How to open and close your energy bills when moving home
Whether you have energy bills in credit or debit, we’ll help you move house simply. When you’re moving house, electricity/gas bills are always at the back of your mind, but where do you start when it’s time to sort them out? This guide will help you deal with it in a matter of minutes. We promise it will be more pain-free than packing!
Before you move
In this section, we’ll guide you through the crucial steps you need to take before you leave your current property. These apply whether or not you are considering changing energy supplier.
1) Let your energy supplier know that you’re moving
Contact your energy supplier two weeks before your move-in date for a smooth move (48 hours’ notice is the absolute minimum they require). It is also advisable at this point to inform them of your soon-to-be new address (or forwarding address) so that they can send you your final bill through the post.
2) Read your meters on moving day
It is essential that you take a meter reading on your last day, so you don’t get charged for energy consumed after you move. Once you take the reading, make sure that you send it to your energy supplier. Keep a copy for yourself too in case you need to dispute it in the future.
A photo of the meter reading would be ideal. It’s advisable to also include a newspaper with that day’s date in the photo. Once you leave your old property, chances are you won’t be able to get back in!
If you are not confident in reading your own gas meter, it may be possible to arrange a reading by one of the supplier’s professionals. You would need to arrange this in advance.
When taking a meter reading for the energy companies, make sure you also note the meter number. The meter numbers are different to the meter reading (energy consumption).
For your gas, it is the Meter Point Reference Number (MPRN). The MPRN is a 21-digit number and is unique to your home. You can find this 21-digit number on your energy bill.
For your electric, it is the Meter Point Administration Number (MPAN). The MPAN is unique to your electricity supply and is usually 6-10 digits long. This can also be found on your bill.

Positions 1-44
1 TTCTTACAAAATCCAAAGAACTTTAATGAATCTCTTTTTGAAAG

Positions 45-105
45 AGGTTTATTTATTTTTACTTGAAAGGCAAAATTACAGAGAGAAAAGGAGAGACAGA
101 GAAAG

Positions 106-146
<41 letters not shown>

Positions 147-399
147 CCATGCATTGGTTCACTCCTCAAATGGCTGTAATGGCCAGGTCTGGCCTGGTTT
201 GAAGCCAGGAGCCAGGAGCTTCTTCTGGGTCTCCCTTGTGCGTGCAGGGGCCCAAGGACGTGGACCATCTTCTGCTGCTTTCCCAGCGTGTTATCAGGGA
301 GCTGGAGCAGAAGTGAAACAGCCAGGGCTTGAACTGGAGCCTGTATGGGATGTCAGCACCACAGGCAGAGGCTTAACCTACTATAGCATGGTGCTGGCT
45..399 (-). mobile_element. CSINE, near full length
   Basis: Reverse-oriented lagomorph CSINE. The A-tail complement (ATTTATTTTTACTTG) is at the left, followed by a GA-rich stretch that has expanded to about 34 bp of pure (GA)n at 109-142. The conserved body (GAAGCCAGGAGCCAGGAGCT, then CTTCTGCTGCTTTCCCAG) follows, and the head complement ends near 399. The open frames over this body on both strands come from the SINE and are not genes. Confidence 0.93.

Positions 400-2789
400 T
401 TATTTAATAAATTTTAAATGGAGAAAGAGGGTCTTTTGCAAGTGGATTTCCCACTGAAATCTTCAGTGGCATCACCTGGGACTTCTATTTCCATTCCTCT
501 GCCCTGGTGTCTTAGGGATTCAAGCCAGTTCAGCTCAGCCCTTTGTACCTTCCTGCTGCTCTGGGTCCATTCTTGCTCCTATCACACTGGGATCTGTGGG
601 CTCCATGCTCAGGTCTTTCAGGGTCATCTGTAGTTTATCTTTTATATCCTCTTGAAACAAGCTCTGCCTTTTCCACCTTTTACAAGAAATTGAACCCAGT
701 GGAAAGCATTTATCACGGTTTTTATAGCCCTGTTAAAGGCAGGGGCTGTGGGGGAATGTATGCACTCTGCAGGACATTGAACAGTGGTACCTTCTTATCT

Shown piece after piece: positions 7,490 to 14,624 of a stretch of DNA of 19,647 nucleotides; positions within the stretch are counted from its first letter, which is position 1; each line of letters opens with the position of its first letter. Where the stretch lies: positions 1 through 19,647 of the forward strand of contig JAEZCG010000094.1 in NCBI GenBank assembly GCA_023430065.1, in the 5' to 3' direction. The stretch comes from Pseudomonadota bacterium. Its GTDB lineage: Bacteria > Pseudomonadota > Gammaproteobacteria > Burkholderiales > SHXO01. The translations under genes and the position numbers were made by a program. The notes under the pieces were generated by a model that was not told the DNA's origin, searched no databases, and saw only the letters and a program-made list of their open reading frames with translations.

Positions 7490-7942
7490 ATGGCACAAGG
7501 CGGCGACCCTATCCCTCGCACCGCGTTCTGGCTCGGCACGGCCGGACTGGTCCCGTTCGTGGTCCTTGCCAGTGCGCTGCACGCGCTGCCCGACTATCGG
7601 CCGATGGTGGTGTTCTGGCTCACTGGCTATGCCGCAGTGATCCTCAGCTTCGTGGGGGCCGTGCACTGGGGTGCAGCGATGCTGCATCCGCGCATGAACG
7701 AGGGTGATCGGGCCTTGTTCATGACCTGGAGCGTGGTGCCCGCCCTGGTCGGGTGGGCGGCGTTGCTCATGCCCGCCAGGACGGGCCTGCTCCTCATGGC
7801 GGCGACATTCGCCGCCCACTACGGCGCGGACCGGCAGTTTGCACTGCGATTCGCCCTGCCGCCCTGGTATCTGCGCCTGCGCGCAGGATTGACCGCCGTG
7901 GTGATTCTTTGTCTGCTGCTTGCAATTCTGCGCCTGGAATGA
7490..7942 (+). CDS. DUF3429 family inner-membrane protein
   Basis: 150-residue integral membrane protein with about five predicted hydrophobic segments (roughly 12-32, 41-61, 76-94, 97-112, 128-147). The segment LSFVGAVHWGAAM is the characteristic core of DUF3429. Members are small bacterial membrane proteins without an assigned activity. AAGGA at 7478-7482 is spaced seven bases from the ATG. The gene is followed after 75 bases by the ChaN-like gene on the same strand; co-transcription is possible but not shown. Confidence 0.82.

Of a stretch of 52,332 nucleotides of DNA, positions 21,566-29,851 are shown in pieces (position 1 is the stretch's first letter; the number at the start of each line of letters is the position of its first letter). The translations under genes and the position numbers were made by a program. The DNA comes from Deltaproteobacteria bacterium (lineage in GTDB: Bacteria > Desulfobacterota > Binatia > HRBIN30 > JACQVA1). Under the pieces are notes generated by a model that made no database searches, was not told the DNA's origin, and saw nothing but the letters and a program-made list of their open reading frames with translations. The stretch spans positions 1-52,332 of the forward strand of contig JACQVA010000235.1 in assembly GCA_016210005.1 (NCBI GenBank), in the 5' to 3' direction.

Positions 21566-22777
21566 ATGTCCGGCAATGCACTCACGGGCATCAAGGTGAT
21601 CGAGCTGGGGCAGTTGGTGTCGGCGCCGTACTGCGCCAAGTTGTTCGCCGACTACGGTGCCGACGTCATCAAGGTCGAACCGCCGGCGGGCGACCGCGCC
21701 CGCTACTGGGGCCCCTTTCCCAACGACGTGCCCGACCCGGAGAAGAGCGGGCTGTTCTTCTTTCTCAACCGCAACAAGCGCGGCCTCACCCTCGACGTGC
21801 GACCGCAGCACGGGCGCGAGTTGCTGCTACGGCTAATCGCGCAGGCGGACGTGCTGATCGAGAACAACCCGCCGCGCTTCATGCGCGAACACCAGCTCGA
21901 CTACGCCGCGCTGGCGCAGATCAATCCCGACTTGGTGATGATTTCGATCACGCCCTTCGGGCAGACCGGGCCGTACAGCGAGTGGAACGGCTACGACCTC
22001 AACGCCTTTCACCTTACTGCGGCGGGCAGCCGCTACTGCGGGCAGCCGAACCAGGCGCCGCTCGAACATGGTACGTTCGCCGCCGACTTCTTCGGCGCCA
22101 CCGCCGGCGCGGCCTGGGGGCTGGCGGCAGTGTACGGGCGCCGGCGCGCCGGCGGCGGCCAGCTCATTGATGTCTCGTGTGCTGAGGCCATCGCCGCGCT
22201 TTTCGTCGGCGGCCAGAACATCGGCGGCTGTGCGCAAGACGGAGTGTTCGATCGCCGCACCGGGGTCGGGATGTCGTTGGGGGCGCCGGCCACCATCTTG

If you’re renting, you might like to let the landlord know who your current energy supplier is. This is just a courtesy and could save the new tenant both time and energy (no pun intended!). The supplier will most probably send a letter to ‘the occupier’ once you have forewarned them that you are leaving.
Don't ForgetKeep a copy of your final meter reading so that you can check for any discrepancies against your final bill.
After moving in
In this section, we’ll walk you through the key steps to take, once you’ve moved into your new home. By the way, congratulations on the big move and we hope everything goes/went as smoothly as switching energy supplier.
1) Contact the current supplier and read the meter
When you move into your new property you are required to contact the current energy supplier in order to let them know that you have moved in. This allows them to distinguish between the previous tenant’s departure and your arrival when preparing the bill.
Be aware that many properties will not have their gas and electric contracted with the same company. It is your obligation to contact all suppliers, so make sure you have this covered.
It is important that you read the meters in your new home in order to prevent any billing overlap. You should provide the meter reading when you call to inform the supplier that you have moved in.
If you have not switched your previous account to your new home, the current supplier can put you on to a standard tariff, which can be 20% more than what you would normally pay. Don’t get caught out! Find out who the supplier is immediately and get your account set up to a new tariff or switch.
Don’t know who the current supplier is in your new home? Find out in minutes.
Remember...You are responsible for your bills from the day that you take ownership of your new property, not the day you decide to move in.
2) Decide whether you should switch provider
It’s not you, it’s them! Is it time to say goodbye to your current energy supplier?
When you move house you do not have to keep the same supplier that you had in your previous property, even if you were on a fixed rate contract that is still running. However, if you are on a fixed rate, then you may have to pay an exit fee for prematurely terminating the contract.